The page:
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    While parser combinators tend not to have a tokenizer step explicitely I find it useful to still maintain the distinction between Tokenization and AST building when using them.

    It’s much easier to write them without getting lost if you separate the types of parsing they each represent. It also forces you to focus on the primitives of your grammar separately from the way they combine to build the AST’s.

    I also find that it makes adding error handling and reporting slightly easier when using parser combinsators, an area they have historically given a lot of people trouble with.

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      I agree with you, and you can easily write a tokenizer and an AST builder using parser combinators : http://parsy.readthedocs.io/en/latest/howto/lexing.html

      In fact, this is possible because Parsy works on any iterable : strings, lists, sets, etc. Parsy handles token lists exacly like strings.

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        Parsy looks cool. I haven’t used it but it looks like something I could see myself using. You are right that good parser combinator libraries will work with any iterable so separating the two is usually not that much effort and the gains are well worth it.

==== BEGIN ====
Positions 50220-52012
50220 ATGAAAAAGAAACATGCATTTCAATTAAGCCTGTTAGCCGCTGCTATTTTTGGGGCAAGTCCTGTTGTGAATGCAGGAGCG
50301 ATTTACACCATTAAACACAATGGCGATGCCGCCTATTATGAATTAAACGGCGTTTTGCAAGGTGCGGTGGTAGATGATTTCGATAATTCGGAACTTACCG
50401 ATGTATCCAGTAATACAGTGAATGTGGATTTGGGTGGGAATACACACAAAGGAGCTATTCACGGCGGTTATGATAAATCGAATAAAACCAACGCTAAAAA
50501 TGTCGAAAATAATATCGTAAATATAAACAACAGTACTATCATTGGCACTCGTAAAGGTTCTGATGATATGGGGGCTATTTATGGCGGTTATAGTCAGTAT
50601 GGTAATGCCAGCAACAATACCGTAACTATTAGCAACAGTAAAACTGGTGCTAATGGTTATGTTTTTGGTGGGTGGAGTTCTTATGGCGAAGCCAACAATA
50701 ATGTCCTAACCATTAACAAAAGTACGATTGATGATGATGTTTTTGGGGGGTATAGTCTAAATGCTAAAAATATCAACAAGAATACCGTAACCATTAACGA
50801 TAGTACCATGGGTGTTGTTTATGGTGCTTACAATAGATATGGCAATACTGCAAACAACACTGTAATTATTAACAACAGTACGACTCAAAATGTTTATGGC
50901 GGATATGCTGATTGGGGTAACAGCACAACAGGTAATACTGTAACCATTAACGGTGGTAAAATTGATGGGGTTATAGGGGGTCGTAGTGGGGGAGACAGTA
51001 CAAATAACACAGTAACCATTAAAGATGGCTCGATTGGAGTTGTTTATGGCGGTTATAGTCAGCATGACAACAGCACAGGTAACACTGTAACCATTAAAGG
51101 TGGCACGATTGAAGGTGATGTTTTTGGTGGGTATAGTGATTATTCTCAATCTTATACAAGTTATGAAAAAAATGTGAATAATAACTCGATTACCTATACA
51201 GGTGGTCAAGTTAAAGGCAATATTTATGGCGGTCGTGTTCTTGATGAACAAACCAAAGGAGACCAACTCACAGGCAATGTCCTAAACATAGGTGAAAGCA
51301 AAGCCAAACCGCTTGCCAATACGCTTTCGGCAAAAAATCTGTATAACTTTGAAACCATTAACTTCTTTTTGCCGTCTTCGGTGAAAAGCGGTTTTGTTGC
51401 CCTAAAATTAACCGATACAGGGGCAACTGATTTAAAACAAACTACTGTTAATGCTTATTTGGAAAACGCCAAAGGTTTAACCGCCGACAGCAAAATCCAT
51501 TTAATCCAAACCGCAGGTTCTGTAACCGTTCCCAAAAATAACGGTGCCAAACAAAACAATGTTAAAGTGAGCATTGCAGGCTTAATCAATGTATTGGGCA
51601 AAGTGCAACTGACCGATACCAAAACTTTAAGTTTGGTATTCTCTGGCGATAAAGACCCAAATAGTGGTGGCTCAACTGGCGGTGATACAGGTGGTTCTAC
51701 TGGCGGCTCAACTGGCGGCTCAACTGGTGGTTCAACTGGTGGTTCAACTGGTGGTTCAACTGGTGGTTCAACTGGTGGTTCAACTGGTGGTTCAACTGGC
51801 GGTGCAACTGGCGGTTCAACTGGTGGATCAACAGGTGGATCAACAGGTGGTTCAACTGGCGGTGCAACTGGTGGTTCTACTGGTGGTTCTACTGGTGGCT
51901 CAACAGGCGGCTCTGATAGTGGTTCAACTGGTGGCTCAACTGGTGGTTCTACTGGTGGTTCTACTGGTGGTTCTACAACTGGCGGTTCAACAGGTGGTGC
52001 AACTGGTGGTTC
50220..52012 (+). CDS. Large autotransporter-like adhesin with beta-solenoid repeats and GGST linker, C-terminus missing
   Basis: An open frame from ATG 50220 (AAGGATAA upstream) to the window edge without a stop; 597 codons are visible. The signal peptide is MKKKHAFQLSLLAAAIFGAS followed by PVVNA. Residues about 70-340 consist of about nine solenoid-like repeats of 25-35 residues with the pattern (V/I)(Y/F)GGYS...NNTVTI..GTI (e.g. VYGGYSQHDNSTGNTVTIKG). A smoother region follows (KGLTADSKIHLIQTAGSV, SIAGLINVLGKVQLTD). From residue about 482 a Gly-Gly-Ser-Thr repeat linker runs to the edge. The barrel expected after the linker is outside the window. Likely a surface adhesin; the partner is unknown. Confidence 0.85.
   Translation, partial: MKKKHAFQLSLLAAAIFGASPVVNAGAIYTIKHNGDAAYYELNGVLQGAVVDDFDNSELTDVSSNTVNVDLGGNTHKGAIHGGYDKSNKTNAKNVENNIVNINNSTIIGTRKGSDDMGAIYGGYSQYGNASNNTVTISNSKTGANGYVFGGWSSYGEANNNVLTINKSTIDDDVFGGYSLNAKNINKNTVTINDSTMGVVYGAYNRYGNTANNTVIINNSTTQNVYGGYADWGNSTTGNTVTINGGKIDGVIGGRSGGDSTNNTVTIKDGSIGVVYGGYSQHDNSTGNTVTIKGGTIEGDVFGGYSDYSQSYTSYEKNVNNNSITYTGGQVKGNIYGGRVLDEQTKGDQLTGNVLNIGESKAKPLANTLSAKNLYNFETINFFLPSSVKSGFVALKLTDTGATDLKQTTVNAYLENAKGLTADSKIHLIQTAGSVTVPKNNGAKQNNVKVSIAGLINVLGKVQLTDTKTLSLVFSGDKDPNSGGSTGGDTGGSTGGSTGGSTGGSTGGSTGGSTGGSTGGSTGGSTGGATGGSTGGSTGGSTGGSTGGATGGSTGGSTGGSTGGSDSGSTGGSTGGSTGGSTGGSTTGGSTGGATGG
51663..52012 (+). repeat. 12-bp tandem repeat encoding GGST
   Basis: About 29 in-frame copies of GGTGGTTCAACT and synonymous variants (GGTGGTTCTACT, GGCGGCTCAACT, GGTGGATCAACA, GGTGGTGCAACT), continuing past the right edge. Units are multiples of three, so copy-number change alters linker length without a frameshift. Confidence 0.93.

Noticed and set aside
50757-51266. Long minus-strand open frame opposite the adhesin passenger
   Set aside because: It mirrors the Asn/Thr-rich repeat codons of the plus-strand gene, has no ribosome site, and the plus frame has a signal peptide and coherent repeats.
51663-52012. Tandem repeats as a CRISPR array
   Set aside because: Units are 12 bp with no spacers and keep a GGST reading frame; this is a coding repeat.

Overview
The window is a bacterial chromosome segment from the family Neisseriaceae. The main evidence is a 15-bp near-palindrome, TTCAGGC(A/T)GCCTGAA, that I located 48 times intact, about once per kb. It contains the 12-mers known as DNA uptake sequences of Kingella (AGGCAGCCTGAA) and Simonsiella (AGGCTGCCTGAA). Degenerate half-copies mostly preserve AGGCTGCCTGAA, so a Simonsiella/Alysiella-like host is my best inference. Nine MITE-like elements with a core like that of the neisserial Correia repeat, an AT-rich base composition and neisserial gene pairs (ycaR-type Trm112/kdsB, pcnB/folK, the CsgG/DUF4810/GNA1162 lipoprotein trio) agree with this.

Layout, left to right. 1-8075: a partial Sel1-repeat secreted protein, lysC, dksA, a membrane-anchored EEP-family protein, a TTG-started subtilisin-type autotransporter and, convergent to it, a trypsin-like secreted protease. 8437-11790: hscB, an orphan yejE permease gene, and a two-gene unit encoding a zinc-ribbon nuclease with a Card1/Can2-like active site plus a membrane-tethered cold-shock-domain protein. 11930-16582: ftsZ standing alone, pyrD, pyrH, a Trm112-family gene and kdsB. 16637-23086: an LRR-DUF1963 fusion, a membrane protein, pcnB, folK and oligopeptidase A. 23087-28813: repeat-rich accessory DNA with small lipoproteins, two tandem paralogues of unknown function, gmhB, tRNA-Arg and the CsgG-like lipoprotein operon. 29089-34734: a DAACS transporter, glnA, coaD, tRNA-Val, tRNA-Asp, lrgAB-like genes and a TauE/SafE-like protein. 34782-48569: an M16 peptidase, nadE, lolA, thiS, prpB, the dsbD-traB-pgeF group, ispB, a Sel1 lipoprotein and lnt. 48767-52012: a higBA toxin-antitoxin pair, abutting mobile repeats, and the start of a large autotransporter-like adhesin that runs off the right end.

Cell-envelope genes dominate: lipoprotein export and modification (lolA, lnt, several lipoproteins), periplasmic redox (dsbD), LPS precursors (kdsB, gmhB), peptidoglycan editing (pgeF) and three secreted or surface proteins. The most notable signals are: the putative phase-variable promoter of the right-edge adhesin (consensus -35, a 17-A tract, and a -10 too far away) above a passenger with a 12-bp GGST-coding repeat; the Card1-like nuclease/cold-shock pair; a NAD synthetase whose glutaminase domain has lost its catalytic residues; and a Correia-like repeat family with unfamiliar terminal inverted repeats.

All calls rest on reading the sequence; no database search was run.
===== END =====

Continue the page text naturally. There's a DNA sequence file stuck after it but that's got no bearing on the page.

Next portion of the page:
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          Yes. I really like Parsy too.

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        It should also be faster to do separate tokenization if you have any backtracking.

        I was just discussing this on subreddit:

        https://www.reddit.com/r/oilshell/comments/7fjl5t/any_idea_on_the_completeness_of_shellchecks_parser/dqfxz8b/

        My argument was that you should do the easy thing with the fast algorithm (lexing in linear time with regexes), and the hard thing with he powerful but slow algorithm (backtracking, whatever flavor of CFG, etc.)

        I did the same thing with PEGs. PEGs are usually described as “scannerless”, but there’s no reason you can’t lex first and operate on tokens rather than characters.

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        Related, “Understanding Computation” 1 has a great chapter on doing lexical analysis and building parsers purely from the perspective of finite state automata.

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          That’s funny and cool that all the parser-combinator tutorials build a calculator.

          Here’s mine, for a js-based GLL parser-combinator: https://github.com/robey/packrattle/blob/master/docs/tutorial.md. It focuses a bit more on the practical use of them, including handling recursion, reduce, error handling, and debugging.